That Sinking Feeling
November 6, 2010 9:23 AM   Subscribe

Plumbingfilter: A kitchen faucet suddenly lost water pressure. I've checked the mesh screen, I've tried to snake it out. What are my options?

My kitchen sink's faucet suddenly lost water pressure while it was on. The sprayer hose thing however still has very good pressure. Everything else in the house is fine. I detect no leaks anywhere, including under the sink. The mesh is clean. I've snaked it as far as I could with some wire and come up with nothing...but that doesn't mean it was a thorough job.

I've googled around a bit and found mostly suggestions to "check the mesh" - yeah, that's fine.

What now? Am I really going to have to tear apart the whole faucet assembly looking for...what? That's part of my trepidation - I don't know what I should be looking for.
posted by carlh to Home & Garden (3 answers total) 1 user marked this as a favorite
 
What now? Am I really going to have to tear apart the whole faucet assembly looking for...what?

Since the sprayer has full pressure it seems to me like the only possibility is that there is something going on in the faucet valve assembly. When you take it apart either it will be obvious: either something broken or debris or both, or it won't be obvious. If there is nothing obvious then you should try to clean up any corrosion or deposits you see, reset all the gaskets and put it back together. Either it will now work or it won't work (or it will work worse because you didn't put it back together correctly...) If it doesn't work then the next thing will be to either replace the assembly or just replace the faucet if it is cheap enough.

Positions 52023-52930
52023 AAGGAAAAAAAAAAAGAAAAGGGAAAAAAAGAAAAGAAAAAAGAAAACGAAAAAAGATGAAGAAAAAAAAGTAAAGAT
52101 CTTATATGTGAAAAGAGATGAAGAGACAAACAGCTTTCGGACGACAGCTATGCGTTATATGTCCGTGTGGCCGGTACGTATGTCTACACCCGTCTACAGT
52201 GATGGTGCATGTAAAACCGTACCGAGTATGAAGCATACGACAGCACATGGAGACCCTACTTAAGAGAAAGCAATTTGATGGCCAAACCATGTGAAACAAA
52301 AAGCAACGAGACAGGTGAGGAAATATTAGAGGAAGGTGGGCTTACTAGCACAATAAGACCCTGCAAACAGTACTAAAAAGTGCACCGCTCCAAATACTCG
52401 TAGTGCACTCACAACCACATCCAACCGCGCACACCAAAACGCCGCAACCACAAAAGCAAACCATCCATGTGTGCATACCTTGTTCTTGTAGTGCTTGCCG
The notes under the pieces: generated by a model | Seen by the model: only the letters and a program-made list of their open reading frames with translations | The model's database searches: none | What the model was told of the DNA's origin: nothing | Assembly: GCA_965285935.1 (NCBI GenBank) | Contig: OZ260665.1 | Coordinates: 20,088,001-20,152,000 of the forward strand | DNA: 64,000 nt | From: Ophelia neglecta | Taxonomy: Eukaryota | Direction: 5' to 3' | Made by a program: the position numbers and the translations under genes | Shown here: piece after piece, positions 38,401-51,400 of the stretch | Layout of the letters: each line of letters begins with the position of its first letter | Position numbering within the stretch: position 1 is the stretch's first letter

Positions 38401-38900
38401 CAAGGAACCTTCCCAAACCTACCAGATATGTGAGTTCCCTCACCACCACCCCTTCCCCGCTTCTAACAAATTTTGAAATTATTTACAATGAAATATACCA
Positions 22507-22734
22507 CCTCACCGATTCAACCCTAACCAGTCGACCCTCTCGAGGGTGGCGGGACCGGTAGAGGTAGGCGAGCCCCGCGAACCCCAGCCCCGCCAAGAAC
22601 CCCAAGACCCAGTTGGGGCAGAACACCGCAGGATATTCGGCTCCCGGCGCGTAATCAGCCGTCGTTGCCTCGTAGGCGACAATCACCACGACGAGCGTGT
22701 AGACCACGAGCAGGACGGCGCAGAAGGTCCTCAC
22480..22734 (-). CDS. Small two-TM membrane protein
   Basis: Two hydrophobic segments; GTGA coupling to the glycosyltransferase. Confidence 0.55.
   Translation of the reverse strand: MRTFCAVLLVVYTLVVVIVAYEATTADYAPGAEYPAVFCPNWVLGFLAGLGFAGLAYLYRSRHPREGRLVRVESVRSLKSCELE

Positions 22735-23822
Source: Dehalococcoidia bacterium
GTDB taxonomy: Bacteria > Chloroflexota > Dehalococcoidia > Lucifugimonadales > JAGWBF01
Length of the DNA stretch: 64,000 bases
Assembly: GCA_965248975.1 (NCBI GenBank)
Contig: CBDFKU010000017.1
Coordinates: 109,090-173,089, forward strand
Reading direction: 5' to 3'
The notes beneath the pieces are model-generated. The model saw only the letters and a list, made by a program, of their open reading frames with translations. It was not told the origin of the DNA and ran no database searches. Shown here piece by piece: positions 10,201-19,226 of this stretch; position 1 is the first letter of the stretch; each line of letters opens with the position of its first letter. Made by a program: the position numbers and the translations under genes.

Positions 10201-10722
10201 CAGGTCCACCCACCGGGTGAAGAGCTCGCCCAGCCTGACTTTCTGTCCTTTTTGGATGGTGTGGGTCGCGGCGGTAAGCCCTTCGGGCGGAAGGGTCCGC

is the pressure differential different for hot or cold? that might give you some clues as to where the fault in the valve assembly is...
posted by ennui.bz at 10:05 AM on November 6, 2010


Shut off the stops (the valves on the wall, that have hoses or piping up to the faucet). Turn on the faucet, to relieve pressure. Remove the handle - you'll probably have to turn a knurled ring at the base. Look inside the cartridge - it'll either be severely gunked or have an obvious broken part.

You should be able to replace the cartridge. If not a big box store, go to a local plumbing supply. If the faucet is ancient-Egypt old, you may have to go to the oldest plumbing supply house in your area - they tend to have some weird shit from 70 years ago.
posted by notsnot at 10:31 AM on November 6, 2010


Remember to take the cartridge with you when you go to the plumbing supply place.
posted by zamboni at 3:44 PM on November 6, 2010


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